On a day with weather bright enough to match their spirits, a throng of over 500 students, faculty, and education advocates marched to the west lawn of the state capitol on March 7 in support of community college students, workers, and climate justice. Bringing back the annual March in March, it was the largest such action in the Capitol by student and community college activists in over a decade.

Watch a video of the March in March by clicking here.

The march’s main theme was about securing students’ futures. 

The March in March had been an annual event from 2010-2014 driven by students’ frustrations, mostly from a combination of increasing tuition hikes and sharp cuts to the number of classes offered. This meant, in some cases, course waiting lists of up to 50 students desperate to get a class to complete their education. These marchers’ efforts in part led to the passage of Prop. 30 in 2012, and Prop. 55 in 2016—two propositions which provided needed state funding by making slight tax increases on upper income earners. Both served as a godsend for community colleges and even allowed for the realization of tuition-free community college for some students via the College Promise Program. One of the demands of this year’s march was the extension of College Promise to all students, or making community college free for all.

It was Sociology professor and Los Angeles Faculty Guild President James McKeever
who put out the call to revive the march at a CFT Community College Council meeting last August. Recalling how in 2010 students stepped into action organizing for the first March in March, which ultimately lead to thousands of students marching on the capitol, McKeever stated,

“I was really moved by what the students at then LACCD were doing then, and felt it was time to bring it back.”

Today, despite the strong national economy, housing, education and general living costs have sharply risen. A recent report from the Community College League of California has found 66.6% of California Community College students suffer from some sort of food or housing insecurity. 

McKeever’s own biography may best exemplify the promise of community college.  Coming from a black working-class background, McKeever found himself a single father at 18. Though his mother actively encouraged reading, his family did not have a tradition in higher education.

“With a young son, I knew I had to do something,” he said.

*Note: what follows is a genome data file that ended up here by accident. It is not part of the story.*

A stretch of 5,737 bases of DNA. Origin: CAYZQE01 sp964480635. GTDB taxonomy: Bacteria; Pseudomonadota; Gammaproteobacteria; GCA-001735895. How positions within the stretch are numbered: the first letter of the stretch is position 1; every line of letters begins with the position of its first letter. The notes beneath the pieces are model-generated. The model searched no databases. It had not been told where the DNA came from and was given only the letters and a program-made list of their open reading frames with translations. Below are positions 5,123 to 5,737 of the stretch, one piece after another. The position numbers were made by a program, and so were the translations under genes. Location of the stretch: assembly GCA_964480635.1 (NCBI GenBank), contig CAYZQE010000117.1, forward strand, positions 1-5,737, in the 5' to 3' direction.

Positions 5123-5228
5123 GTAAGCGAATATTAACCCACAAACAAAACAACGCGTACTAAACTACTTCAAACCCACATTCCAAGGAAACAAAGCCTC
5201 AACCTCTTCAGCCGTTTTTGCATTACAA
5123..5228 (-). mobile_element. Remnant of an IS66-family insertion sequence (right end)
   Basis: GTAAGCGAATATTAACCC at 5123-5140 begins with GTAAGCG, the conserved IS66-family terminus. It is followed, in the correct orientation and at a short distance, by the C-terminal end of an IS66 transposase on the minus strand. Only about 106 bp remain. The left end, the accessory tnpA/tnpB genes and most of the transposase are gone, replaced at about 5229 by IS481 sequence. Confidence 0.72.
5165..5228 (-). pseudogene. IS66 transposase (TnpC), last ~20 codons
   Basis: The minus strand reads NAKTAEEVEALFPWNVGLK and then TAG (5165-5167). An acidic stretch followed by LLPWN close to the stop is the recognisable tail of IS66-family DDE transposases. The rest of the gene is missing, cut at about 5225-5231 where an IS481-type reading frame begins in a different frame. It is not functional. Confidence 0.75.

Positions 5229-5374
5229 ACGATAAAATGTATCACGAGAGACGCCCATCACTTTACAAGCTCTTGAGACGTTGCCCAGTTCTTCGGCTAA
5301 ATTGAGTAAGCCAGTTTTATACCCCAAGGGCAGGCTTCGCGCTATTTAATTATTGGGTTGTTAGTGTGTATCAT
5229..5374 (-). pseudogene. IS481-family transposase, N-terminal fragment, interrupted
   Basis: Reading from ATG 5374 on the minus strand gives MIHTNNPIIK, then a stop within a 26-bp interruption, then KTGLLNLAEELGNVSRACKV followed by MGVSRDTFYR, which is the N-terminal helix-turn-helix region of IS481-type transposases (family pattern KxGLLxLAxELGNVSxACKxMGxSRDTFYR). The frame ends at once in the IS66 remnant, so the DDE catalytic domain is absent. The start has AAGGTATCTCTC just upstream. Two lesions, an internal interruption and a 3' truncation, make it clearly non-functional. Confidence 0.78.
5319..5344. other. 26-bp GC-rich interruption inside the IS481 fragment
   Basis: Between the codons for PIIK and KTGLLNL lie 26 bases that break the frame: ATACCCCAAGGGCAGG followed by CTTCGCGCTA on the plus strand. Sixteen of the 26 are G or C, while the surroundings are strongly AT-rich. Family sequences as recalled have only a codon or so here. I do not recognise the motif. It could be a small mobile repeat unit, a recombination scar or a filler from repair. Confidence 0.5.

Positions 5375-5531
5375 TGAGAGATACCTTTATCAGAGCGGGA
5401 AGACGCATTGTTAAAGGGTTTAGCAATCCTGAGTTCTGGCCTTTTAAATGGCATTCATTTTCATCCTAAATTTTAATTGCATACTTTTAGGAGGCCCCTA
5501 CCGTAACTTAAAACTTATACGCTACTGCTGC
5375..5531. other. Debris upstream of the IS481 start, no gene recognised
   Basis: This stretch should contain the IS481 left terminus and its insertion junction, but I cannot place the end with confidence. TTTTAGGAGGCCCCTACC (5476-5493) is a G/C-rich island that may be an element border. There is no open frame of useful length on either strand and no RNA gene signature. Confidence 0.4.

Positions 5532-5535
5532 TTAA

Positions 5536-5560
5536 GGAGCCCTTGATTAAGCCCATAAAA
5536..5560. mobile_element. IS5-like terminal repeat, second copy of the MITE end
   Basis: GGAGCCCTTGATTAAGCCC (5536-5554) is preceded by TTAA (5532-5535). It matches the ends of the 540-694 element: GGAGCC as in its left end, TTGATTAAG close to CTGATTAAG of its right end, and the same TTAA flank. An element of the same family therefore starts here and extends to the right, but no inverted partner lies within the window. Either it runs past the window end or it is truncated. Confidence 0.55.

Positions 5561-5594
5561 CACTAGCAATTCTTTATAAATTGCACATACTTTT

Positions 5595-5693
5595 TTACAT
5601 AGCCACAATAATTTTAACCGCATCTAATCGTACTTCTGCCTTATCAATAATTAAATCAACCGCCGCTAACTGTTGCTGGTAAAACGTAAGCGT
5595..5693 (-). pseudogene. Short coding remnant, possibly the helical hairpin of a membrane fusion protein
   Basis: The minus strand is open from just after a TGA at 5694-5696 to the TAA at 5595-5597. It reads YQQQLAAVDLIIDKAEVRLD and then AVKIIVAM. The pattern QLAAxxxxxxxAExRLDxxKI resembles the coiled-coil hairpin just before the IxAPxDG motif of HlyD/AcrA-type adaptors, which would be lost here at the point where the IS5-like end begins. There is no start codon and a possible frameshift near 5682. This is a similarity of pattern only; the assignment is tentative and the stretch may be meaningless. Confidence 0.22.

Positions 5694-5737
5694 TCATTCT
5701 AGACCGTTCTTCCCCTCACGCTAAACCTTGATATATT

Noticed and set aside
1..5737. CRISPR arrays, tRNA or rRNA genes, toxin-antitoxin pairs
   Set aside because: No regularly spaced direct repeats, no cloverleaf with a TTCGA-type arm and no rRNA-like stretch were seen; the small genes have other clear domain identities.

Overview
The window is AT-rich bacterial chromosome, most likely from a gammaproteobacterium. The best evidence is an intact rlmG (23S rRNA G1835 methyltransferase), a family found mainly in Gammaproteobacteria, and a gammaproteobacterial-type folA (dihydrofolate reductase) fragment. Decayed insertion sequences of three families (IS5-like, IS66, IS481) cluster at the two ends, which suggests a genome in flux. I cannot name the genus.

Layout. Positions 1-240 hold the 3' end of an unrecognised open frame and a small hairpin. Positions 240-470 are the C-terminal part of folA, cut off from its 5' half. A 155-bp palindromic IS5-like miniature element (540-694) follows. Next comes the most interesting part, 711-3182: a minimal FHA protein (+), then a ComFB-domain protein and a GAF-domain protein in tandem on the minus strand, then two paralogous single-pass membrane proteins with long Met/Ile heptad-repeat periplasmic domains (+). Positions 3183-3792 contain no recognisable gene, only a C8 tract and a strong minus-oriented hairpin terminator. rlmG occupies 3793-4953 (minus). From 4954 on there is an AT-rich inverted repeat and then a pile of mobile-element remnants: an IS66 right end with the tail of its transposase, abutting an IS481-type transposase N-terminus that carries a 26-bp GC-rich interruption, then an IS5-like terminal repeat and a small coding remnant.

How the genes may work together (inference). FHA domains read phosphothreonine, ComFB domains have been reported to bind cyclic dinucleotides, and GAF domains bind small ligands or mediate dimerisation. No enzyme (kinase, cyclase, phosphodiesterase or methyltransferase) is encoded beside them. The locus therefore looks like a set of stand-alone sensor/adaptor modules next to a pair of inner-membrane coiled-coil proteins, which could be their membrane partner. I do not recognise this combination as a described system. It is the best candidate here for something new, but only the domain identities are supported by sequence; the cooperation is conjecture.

He started taking classes at Los Angeles Valley College in what would be a nine-year journey to getting an A.A. After getting his degree he started working with youth in the local parks department, and then before working in probations. Encouragement from a superior led him to get his BA in Sociology at CSU Los Angeles, then later a Sociology PhD at USC, a path that took him over 30 years.

In looking back over his own journey, and his success despite the odds, McKeever feels that more support must be given to students. 

“Without a future for students, there is no future for us.”

Hence, he took a leadership role in organizing the march.

For many students who took part in the march the precarity of their futures already weighs on them. Students like Dalia Ramirez, a political science major at San Diego City College, cited issues from immigration to housing to basic needs as her reasons to march.

Ramirez, the American daughter of undocumented parents, can only get by through holding a number of jobs. She has no healthcare outside of what is provided by City College. As she stated, “I’m OK for maybe a minor illness, but not if I break a leg.”

Along similar lines, other students who attended the march spoke about the struggles of being single parents trying to negotiate work and school, about their struggle in overcoming incarceration to make a future for themselves, and of aspirations to give back by becoming teachers themselves. Notably, one student, a recent college graduate now working on her teaching certification, spoke of having to student-teach while effectively surviving on no income. Others pointed to another pressing issue, climate justice, with a student speaker calling for CALSTRS to divest from fossil fuels met with thunderous support.

The poor working conditions and pay for part-time instructors in California community colleges was also a major highlight. Some part-time instructors, who comprise over two-thirds of community college faculty, must rely on government assistance, and some live in their cars. Despite the approval of $200 million dollars in annual, ongoing state funding for part-time faculty healthcare, many districts still offer little to no insurance to their part-time faculty. 

“The system is broken,” said Marlo Smith, an ESL Instructor with the North Orange Community College District and the new president of Adjunct Faculty United, the largest part-time faculty only union in the state.

“We have a prosperous state with the fifth largest economy in the world, and yet students and faculty are starving . . . starving of their dignity, starving of their basic rights—enough is enough!”

Even as the march was drawing to a close, organizers were looking to next year, given a looming California budget deficit and the potential for greatly reduced cost of living adjustments (COLAs) in the coming years. McKeever and other organizers are looking to further empower the students to lead the way. McKeever later noted, the effort faculty put into reviving the March in March did not go unnoticed. As one student said to him, “It’s so great to see that the teachers are about more than themselves.”